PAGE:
Back in June, the Supreme Court agreed to hear the case of Sackett v. EPA which could forever change the way EPA enforcement actions are defended.  While the case involves an EPA administrative enforcement order for unauthorized filling of a wetland, the ruling potentially impacts EPA enforcement under all its major statutes- RCRA (hazardous waste), Clean Air Act (CAA), Clean Water Act (CAA), and even CERCLA.

What is at issue?

When EPA believes a violation of its regulations has occurred it has the power to issue an administrative order compelling the alleged violator to remedy the issue.  EPA takes the position that the person/entity subject to that order cannot challenge the Order’s validity prior to EPA taking a formal enforcement action in Court (referred to as "pre-enforcement review"). 

EPA’s position leaves the person or company subject to the order with a Hobson’s choice- either comply and incur the costs upfront or defy the order and face penalties for its noncompliance.

The courts have almost universally upheld EPA’s position that its compliance orders cannot be challenged until it takes an enforcement action.  However, the Supreme Court has agreed to take a fresh look at this issue in the Sackett case.

Synopsis of Sackett Case

The Sacketts were building a residential home on their property.  EPA alleges that, during construction of the home, the Sacketts filled a 1/2 wetland without a permit. Filling a wetland without a permit is a violation of Section 404 of the Clean Water Act.   EPA issued an administrative order requiring the Sacketts to remove the fill and restore their property to its original condition.

Sacketts could either spend the money to remove the fill and restore the property or they faced penalties for non-compliance with EPA’s order of up to $37,500 per day.  To give an idea of the risk the Sacketts must take if they did not comply, one month’s worth of penalties could equal $750,000.

Sacketts petitioned EPA for a hearing to challenge EPA conclusion that their property had a jurisdictional wetland.  EPA did not grant the hearing, so the Sacketts filed suit making the following challenges:

  1. No Bar to Pre-Enforcement Review of EPA’s Order–  The Sacketts argue that the Clean Water Act ("CWA"), unlike CERCLA (Superfund), contains no express statutory bar to pre-enforcement review of administrative orders.  Therefore, the should be able to challenge the validity of EPA’s order without risking being subject to civil penalties for non-compliance with the Order.
  2. If there is a Bar to Pre-Enforcement Review it Violates Due Process under the Constitution–  In the alternative, if the Court finds that the CWA does contain an implied bar against pre-enforcement review, such a bar violates the U.S. Constitutional guarantee of Due Process.

 Game Changer?

If the Supreme Court agrees with the Sacketts, companies and individuals would be provided much better options when facing an EPA order.  Rather than immediately complying or risking penalties, they could challenge the EPA’s order in Court.  Importantly, the challenge could be made before EPA has the legal authority to assert civil penalties for failure to comply with the Order.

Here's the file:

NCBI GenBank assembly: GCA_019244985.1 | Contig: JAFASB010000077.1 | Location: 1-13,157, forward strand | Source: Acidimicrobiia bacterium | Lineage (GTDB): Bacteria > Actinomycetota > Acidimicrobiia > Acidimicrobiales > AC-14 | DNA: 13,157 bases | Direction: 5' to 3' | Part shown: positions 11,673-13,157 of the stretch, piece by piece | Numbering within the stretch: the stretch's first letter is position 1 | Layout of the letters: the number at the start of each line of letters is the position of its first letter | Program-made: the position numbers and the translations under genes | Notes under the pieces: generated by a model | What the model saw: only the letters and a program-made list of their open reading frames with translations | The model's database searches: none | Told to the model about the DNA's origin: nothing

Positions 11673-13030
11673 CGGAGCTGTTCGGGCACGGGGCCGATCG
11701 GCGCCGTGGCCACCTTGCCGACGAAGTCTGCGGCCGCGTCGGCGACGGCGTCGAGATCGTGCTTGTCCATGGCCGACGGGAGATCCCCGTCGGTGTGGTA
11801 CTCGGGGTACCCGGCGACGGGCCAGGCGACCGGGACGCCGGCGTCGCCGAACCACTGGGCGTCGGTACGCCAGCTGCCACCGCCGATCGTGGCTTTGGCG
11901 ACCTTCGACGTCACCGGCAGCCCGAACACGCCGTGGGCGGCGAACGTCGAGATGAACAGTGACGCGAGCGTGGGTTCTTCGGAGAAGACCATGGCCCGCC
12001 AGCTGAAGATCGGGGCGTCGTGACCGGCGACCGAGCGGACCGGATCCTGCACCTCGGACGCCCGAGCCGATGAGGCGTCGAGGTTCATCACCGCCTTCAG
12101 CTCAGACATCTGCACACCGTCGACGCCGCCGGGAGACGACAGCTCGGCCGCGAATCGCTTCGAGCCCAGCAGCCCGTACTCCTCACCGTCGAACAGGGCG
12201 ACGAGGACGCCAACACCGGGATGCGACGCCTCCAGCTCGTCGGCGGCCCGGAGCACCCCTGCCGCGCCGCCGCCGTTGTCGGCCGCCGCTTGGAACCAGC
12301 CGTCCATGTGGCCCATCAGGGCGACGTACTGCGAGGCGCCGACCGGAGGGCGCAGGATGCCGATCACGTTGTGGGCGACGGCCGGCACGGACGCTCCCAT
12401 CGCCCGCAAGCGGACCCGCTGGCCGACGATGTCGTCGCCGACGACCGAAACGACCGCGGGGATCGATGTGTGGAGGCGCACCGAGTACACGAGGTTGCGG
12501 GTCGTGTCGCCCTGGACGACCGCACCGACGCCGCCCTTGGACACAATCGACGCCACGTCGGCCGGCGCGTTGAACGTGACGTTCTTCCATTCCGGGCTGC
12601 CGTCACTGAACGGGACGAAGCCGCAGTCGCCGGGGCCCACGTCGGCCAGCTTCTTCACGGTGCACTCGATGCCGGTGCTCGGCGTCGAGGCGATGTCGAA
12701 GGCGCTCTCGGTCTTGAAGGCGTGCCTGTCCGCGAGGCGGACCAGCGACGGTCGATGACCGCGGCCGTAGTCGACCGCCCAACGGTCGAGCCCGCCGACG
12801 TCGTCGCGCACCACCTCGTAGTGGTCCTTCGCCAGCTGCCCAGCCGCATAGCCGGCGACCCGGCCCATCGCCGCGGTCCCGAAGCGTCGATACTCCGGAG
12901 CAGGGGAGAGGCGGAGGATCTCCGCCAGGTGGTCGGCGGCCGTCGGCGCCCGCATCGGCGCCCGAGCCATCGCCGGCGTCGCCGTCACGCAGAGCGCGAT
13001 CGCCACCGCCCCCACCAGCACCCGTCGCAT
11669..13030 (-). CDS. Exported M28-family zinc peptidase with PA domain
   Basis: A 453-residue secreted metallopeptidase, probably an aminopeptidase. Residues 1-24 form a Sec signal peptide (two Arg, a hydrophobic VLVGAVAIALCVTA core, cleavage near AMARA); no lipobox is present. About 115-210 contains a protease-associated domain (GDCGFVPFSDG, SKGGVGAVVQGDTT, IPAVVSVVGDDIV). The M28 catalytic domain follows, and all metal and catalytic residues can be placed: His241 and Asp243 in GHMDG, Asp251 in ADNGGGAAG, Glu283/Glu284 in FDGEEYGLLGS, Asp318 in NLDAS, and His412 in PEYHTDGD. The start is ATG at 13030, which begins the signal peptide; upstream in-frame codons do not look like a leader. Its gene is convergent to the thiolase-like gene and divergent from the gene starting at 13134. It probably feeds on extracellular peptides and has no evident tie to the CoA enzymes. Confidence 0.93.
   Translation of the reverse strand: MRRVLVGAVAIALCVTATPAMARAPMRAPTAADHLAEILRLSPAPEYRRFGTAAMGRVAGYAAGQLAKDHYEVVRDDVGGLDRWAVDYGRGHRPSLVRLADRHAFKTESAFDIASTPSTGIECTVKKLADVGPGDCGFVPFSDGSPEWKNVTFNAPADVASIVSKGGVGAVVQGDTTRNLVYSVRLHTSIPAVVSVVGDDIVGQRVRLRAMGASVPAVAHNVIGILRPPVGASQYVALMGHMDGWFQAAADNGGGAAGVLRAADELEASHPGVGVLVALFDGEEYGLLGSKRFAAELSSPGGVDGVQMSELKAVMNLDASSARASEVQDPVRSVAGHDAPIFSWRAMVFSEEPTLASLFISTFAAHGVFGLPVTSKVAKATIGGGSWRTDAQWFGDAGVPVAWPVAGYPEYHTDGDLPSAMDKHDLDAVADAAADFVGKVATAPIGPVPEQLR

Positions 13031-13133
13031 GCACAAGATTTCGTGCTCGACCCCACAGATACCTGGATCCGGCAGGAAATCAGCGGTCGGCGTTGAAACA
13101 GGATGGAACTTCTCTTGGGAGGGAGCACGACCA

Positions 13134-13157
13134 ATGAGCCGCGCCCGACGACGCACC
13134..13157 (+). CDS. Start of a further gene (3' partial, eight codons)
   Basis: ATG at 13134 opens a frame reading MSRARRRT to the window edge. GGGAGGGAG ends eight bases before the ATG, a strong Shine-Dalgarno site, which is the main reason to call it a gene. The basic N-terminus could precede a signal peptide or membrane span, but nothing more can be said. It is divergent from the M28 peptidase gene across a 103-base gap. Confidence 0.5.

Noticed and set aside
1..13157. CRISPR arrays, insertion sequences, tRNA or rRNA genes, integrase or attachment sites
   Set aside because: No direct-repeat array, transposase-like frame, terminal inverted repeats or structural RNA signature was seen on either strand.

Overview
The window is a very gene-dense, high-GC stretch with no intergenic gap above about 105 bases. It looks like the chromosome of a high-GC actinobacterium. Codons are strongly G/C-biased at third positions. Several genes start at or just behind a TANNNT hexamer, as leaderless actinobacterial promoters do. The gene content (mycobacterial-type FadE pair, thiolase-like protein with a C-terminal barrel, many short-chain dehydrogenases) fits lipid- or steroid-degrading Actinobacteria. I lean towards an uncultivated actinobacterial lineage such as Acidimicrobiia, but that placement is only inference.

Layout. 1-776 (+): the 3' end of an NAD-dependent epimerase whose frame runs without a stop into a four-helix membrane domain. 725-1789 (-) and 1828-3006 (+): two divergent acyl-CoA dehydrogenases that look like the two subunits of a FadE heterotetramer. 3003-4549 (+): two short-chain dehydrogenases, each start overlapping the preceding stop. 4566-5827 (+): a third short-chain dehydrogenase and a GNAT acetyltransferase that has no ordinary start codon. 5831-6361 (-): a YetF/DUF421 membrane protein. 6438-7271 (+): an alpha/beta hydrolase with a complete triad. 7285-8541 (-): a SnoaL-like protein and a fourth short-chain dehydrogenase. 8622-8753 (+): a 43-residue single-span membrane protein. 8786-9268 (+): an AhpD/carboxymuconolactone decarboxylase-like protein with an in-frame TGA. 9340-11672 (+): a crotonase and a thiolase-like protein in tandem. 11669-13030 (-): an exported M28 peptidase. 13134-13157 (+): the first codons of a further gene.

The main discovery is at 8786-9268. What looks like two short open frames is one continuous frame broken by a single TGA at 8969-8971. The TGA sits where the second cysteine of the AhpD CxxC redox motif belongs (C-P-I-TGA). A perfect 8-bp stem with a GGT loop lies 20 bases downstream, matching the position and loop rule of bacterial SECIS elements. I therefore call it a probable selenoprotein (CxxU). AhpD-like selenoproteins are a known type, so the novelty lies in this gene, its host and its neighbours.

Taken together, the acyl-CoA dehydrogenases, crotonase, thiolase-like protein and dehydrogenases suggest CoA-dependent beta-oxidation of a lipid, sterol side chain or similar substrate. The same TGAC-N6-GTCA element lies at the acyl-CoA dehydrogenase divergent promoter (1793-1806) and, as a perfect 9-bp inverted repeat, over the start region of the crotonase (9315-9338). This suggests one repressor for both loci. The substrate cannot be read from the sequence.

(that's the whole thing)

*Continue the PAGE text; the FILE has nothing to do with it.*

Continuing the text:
This case involves EPA’s enforcement authority under all its major statutes (CWA, RCRA, CAA and CERCLA).  This means EPA efforts to immediately compel action under any of these statutes through administrative orders would be practically be eliminated.  It would likely mean that EPA would, in many cases, skip the administrative order step and immediately sue in Court.

Legal Arguments

Implied Bar Against Pre-Enforcement Review

Only CERCLA contains an express bar in the statute against pre-enforcement review of administrative orders issued under the Act.  While the other environmental statutes (CWA, RCRA and CAA) don’t contain such an express bar, the Administrative Procedures Act (APA) states that a bar exists if the "the congressional intent to preclude judicial review is fairly discernible in the statutory scheme."

The Ninth Circuit in Sackett said the bar was implied in the CWA because Congress intended EPA to have the authority to remedy violations quickly.  Similar arguments have been successful in other cases challenging EPA’s authority involving other statutes.

The Supreme Court will review the Ninth Circuit’s determination that an implied bar exists.

Bar Against Pre-Enforcement Review Violates Due Process

Even if the Court finds the implied bar exists, it could still say such a bar violates the Constitution.  At issue will be whether the negative ramifications of receiving a Unilateral Administrative Order constitute property deprivations protected by the Due Process Clause

General Electric ("GE") challenged EPA’s Administrative Order authority when it received an CERCLA Order requiring clean up.  GE argued that its stock price could suffer, its brand would take a hit and it could face higher financing costs.  GE said all of these negative ramifications were enough a property deprivation to require due process (i.e. the ability to challenge the Order pre-enforcement).

The D.C. Circuit rejected GE’s arguments.  It said GE could always challenge any penalties for noncompliance once EPA brought an enforcement action in Court.  It also found the consequential impacts on GE from receiving the Order were not significant enough to merit due process protection.


The odd thing is that the Supreme Court agreed to hear the Sackett case.  Only three weeks earlier it rejected GE’s petition on the Due Process issue.  Also, regarding the existence of an implied bar, there appears to be no split among Circuits on the issue that typically is a basis for the Supreme Court to review an issue. 

The fact that the Court agreed to hear the case suggests some on the Court are uncomfortable with the current state of the law.